- By late November or early December, large flocks of
Canada Geese gather daily at Centennial Park. If ice
forms, the geese keep a sizeable hole open on the lake.
Many birders tend to ignore the geese attempting to pick
out ducks or grebes among the larger bodies, but taking
the time to check the geese carefully can be productive.
Scan feeding and resting birds for a Snow Goose of either
color phase; a White-fronted Goose would be an extreme
rarity. The smaller, grayer-backed Cackling Goose with a
small triangular bill, short neck, and blocky head is
also worth the search. Do not base identification solely
on size for diminutive Canadas frequent this lake.
- Tundra Swan migration (day or night) builds from
early in the month to a peak in mid to late November.
Occasionally, a flock rests on Triadelphia Reservoir,
less frequently on Centennial Lake.
- A constantly changing variety of waterfowl should be
looked for at lakes and reservoirs. Some will remain for
weeks, others may stay only a few hours. Each cold front
brings the potential for unusual birds. Heavy winds and
rain may drop any of the scoter species, a Red-necked
Grebe, or a Long-tailed Duck onto reservoirs; less often
they may be found on lakes. Strong winds and rough water
can make viewing difficult, but it is often a necessary
trade-off. By the time winds have dropped, any exciting
strays have probably departed.
- Ospreys are still occasional this month.
- Hawk migration continues although the largest number
of migrants has passed. Red-tailed Hawks continue to move
well into December. For the patient or lucky observer,
late autumn can produce such specialties as Northern
Goshawk, Golden Eagle, and Rough-legged Hawk.
- An occasional shorebird may linger. Both yellowlegs,
Spotted, Semipalmated, Least, and Pectoral sandpipers,
Dunlin, Wilson's Snipe, and American Woodcock have all
been recorded in November.
- Late Bonaparte's Gulls may still be seen throughout
this month, even well into December.
- Check gull flocks carefully for the infrequent Lesser
- Although most Ruby-throated Hummingbirds have left
the area, any hummingbird appearing at feeders this month
or next could be a vagrant from the West. Many cannot be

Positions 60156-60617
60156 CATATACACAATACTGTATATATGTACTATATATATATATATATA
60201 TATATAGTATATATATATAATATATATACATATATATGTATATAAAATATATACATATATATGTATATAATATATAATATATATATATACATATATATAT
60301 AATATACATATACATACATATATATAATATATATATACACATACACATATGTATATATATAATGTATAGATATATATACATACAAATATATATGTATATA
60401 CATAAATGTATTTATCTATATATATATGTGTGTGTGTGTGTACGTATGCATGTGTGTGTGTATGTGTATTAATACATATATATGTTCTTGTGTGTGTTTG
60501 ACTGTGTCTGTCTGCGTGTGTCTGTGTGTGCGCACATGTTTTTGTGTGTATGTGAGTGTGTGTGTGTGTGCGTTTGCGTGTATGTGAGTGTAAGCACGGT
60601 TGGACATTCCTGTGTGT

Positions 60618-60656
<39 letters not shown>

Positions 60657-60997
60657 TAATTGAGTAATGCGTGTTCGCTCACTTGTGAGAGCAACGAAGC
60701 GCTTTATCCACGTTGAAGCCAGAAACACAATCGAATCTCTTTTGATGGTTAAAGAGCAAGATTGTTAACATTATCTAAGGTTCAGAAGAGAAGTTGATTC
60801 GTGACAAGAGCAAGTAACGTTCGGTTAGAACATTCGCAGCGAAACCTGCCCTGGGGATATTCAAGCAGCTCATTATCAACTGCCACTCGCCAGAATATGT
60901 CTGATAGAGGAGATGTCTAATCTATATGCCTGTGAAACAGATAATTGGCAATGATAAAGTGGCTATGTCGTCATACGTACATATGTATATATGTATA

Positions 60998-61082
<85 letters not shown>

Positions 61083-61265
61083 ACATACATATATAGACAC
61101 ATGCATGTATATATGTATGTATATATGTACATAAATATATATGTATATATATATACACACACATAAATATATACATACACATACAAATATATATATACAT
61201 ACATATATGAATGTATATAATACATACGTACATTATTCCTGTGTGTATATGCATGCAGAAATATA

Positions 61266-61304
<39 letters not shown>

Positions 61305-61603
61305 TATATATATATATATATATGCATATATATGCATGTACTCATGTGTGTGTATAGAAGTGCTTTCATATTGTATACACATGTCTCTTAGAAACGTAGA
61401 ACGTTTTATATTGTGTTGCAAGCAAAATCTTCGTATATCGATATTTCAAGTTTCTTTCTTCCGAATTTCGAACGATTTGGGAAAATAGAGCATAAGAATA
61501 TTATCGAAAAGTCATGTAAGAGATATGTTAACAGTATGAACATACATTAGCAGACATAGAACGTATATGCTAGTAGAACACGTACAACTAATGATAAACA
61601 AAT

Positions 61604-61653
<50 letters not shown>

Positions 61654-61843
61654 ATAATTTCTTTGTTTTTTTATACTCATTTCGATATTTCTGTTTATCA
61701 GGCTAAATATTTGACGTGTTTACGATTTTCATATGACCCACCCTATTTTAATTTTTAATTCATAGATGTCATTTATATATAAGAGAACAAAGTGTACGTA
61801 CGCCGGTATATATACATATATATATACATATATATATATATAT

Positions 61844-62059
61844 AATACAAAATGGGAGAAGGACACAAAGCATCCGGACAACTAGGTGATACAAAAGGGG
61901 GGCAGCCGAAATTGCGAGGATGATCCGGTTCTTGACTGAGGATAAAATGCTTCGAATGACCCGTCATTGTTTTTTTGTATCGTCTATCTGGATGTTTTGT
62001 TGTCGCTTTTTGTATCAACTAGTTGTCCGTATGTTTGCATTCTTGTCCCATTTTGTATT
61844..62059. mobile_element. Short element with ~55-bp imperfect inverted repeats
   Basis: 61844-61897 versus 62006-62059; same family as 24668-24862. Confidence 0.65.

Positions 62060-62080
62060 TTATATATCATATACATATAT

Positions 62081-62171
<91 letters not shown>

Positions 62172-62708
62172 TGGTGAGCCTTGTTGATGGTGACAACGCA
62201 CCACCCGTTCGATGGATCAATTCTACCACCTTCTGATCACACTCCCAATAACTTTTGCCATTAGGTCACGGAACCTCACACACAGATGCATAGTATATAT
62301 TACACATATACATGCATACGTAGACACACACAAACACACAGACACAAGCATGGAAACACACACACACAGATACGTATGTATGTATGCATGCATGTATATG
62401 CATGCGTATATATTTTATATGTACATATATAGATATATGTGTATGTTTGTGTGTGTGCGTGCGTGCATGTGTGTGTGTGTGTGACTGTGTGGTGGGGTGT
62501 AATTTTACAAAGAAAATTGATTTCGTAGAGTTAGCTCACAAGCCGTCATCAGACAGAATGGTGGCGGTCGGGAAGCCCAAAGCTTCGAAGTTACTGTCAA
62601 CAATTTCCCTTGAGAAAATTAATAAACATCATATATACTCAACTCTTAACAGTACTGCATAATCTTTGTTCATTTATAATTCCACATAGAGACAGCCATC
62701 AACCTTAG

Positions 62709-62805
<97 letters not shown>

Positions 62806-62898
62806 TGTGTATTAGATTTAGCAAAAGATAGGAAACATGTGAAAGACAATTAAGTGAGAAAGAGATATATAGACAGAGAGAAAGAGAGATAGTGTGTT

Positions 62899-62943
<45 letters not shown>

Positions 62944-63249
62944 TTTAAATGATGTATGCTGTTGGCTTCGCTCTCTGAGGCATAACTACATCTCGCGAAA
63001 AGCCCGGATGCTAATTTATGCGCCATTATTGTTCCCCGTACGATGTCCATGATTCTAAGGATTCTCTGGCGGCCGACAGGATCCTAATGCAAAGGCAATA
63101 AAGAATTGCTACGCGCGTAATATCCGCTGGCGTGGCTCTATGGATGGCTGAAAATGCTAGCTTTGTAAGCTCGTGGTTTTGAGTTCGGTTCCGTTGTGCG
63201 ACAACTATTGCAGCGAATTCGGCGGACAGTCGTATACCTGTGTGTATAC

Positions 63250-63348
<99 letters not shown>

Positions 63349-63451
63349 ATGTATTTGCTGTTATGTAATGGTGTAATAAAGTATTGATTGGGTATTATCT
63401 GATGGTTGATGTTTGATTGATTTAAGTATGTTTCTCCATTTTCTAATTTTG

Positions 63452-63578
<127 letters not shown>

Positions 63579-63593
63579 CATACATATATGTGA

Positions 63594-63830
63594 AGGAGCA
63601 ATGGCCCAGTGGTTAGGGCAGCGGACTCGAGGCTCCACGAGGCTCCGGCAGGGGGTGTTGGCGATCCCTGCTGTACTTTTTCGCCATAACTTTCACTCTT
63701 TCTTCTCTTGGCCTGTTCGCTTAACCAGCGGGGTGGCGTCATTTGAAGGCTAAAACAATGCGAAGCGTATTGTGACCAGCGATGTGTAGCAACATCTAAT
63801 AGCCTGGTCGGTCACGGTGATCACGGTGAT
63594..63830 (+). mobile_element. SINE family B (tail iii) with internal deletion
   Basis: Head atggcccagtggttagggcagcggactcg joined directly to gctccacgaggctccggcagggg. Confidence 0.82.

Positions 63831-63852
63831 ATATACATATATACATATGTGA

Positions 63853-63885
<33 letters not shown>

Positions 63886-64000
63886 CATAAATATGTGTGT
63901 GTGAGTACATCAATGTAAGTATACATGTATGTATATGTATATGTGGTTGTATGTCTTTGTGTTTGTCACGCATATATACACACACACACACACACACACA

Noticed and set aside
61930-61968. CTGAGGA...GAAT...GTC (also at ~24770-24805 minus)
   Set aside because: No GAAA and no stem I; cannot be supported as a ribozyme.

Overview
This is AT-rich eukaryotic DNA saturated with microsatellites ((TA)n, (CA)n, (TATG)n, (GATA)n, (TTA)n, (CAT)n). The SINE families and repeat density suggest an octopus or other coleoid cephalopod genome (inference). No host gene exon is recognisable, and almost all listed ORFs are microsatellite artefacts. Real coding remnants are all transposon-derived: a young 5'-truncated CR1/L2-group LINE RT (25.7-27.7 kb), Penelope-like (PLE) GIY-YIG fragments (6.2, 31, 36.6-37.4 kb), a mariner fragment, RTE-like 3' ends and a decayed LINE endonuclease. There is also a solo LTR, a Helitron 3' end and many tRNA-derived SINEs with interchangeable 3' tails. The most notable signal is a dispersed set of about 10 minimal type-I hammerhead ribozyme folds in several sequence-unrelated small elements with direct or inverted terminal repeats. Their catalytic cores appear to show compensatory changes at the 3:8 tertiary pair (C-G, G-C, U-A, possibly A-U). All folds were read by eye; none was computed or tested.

identified by sight (or even from a photograph). Contact
this website so species verification may be attempted by
a licensed bird bander.
- Eastern Bluebirds winter in flocks and do not defend
territory in the winter so they are unlikely to be
present near nest boxes. Search for them not far from
water in protected areas containing a good supply of
fruiting plants such as sumac, pokeweed, and dogwood.
County bluebird trails have been so successful that it is
possible to see and hear this lovely bird in most of our
parks during much of the year.
- Scan plowed fields, corn stubble, and mudflats for
cryptically-colored American Pipits. Their two-note call
is sometimes detected overhead as they move in small
groups or large flocks.
- Most warblers will have departed by late October.
Orange-crowned Warblers are late migrants with both
October and November records. There is always a chance of
finding a lingering Nashville, Pine, or Palm warbler,
Common Yellowthroat, or Yellow-breasted Chat; less
frequently, a species such as a Wilson's Warbler is seen
(there are even a few winter records). Of course,
Yellow-rumped Warblers winter in small numbers.
- American Tree Sparrows can be located from
mid-November until early April. Most years a few winter
at Centennial Park; Schooley Mill Park and Western Regional
Park are also possibilities.
- Although the first Fox Sparrows usually appear in
October, they start showing up in numbers underneath
feeders or in brushy areas the first ten days of
- Snow Buntings are observed occasionally along
gravelly shorelines at Triadelphia Reservoir when the
water level is low. Late November to early December is a
good time to check for them. This has also been one of
the special species found at the Alpha Ridge Landfill so
watch for field trips to that non-public location.
- Watch feeders for northern irruptives. The movement
of Red-breasted Nuthatches, Purple Finches, Common
Redpolls, Pine Siskins, and ever-more-elusive Evening
Grosbeaks is related to food abundance on their breeding
grounds. Even when there is ample natural food north of
us, a few individuals of some of these species may wander
into central Maryland. Evening Grosbeaks have become a
rare winter visitor, even during winters when other
northern species may be seen in abundance.
- Scan the tops of tulip trees for finches feeding on
- White-winged and Red crossbills are rarely-seen
irruptives that may stay through April during those years
when they invade. Look for them on cones near the tops of
conifers. Either species is an exciting find for the
county. Please report any you see. The conifers at the south
entrance of Centennial Park (MD 108) were the location for
White-winged Crossbill flocks during the early months of 2009.